Methodological quality assessment of eligible trials was carried out by including only randomised, double-blind studies.21 In most studies, there was no specific description of randomisation and allocation concealment, blinding methods or handling of withdrawals. Authors’ description of randomisation and double blinding was assumed to be valid. We used intention-to-treat data when available. All types of comedications were allowed if administered systematically to both groups or as a part of standard care. No medical disorder or age groups were excluded. When medications known to induce GI symptoms, such as NSAIDs or acetylsalicylic acid (ASA), had been used, they were analysed as covariables. We excluded trials with a crossover design because of potential difficulties in assessment between the treatment groups. Trials in which the steroid was given as a single dose were also excluded due to the generally short follow-up.
Data extraction and outcomes reporting
For the diagnosis of complications of gastroduodenal ulcers, such as occult or visible blood in stool, GI bleeding, haematemesis, melena and GI perforation, the investigators’ diagnoses were accepted as valid without requiring specific criteria or methods. Outcomes like dyspepsia, gastritis, duodenitis and epigastric pain were not included, and nor was necrotising enterocolitis. For assessment of GI bleeding or perforation as an adverse effect, the number of events should be reported in the results section as text or in a table. Events reported as percentages only were calculated into numbers by us. In some trials, other adverse effects were reported in the results section but no GI bleeding was listed. These studies were included only if adverse event monitoring was described in the methods section or if it was judged reasonable to expect from the adverse event monitoring system that any GI adverse effects would have been recorded.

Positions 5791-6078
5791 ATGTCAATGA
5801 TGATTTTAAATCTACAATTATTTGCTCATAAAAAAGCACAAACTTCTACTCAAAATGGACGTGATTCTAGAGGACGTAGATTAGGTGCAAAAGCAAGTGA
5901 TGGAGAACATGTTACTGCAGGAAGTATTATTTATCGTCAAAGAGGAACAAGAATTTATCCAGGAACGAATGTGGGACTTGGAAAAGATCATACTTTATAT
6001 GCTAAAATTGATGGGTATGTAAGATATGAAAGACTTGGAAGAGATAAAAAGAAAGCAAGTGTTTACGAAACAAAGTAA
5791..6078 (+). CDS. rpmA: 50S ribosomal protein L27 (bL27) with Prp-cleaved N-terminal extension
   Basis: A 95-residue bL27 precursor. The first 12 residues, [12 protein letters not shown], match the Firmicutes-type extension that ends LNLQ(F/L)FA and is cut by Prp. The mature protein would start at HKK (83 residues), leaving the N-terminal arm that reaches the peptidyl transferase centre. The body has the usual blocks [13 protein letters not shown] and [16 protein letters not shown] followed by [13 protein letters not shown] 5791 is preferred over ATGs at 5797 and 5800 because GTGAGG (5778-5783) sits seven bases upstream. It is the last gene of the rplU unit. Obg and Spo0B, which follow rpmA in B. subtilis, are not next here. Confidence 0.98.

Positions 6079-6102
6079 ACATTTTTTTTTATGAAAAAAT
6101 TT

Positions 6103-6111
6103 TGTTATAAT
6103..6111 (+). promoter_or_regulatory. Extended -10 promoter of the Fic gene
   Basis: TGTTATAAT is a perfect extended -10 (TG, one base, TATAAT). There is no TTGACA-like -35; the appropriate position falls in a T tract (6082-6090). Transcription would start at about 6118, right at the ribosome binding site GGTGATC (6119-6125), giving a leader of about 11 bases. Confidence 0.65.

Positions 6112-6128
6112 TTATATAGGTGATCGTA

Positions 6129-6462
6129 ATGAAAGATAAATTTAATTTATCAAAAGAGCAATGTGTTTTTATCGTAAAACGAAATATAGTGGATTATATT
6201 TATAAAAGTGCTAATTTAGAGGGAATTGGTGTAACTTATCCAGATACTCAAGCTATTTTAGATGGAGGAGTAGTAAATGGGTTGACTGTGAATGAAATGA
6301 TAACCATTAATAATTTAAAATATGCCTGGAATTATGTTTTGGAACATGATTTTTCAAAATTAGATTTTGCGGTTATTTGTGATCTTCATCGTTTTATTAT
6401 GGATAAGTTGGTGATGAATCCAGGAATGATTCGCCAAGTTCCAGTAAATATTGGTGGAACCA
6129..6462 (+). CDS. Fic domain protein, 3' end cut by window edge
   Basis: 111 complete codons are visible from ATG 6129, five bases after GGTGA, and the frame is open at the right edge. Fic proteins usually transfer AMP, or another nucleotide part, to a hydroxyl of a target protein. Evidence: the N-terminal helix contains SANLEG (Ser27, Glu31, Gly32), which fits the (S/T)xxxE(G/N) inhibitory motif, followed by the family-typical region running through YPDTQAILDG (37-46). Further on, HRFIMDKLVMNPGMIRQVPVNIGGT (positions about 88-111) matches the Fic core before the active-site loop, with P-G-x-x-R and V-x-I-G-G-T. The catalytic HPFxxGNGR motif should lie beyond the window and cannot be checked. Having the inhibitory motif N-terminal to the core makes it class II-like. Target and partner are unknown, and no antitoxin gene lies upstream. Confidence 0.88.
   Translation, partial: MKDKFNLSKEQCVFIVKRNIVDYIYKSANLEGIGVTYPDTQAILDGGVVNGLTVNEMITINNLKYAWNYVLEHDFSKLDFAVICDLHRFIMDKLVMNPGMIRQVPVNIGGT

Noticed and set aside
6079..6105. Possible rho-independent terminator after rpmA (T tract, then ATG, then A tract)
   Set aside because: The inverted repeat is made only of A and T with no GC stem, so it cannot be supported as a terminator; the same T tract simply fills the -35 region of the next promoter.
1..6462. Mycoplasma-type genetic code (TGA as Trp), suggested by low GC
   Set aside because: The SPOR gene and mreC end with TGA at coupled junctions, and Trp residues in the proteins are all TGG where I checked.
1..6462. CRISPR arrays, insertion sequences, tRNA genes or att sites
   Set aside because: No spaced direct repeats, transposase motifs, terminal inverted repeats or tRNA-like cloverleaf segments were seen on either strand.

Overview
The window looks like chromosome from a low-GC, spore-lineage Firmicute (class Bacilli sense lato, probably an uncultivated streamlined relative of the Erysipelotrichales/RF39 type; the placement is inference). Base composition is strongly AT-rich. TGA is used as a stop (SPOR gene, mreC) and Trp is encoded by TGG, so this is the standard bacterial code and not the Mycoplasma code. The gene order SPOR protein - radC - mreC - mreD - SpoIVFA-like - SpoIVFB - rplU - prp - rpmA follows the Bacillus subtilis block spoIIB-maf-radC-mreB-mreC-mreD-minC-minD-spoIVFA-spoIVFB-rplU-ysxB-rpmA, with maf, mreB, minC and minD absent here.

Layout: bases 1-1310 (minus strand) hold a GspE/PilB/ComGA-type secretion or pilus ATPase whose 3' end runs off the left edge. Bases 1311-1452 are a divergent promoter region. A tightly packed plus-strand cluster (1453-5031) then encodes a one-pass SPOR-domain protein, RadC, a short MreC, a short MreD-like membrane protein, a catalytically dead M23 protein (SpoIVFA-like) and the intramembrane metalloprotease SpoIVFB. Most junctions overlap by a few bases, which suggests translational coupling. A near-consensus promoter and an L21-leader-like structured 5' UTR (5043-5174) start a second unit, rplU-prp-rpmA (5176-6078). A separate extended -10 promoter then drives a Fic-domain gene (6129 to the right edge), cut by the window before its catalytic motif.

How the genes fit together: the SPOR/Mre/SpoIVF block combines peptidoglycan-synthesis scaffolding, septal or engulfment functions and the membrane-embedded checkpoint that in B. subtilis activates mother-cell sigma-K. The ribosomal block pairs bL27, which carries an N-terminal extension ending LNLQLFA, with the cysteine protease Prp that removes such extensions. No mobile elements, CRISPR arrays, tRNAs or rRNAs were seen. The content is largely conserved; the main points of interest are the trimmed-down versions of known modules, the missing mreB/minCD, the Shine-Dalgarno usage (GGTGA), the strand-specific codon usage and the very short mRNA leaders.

We recorded information on study characteristics and demographics such as publication year, corticosteroid use, indication for treatment, use of concomitant medications, description of adverse effects, study size, duration of treatment and follow-up. Severity of disease was assessed by assuming that patients needing hospitalisation were sicker than patients in ambulatory care. Information regarding exclusion from study by ongoing, recent or a history of peptic ulcer disease was also recorded. Risk of bias was assessed by recording which methods were used for monitoring, definition and description of adverse effects, randomisation and selection criteria.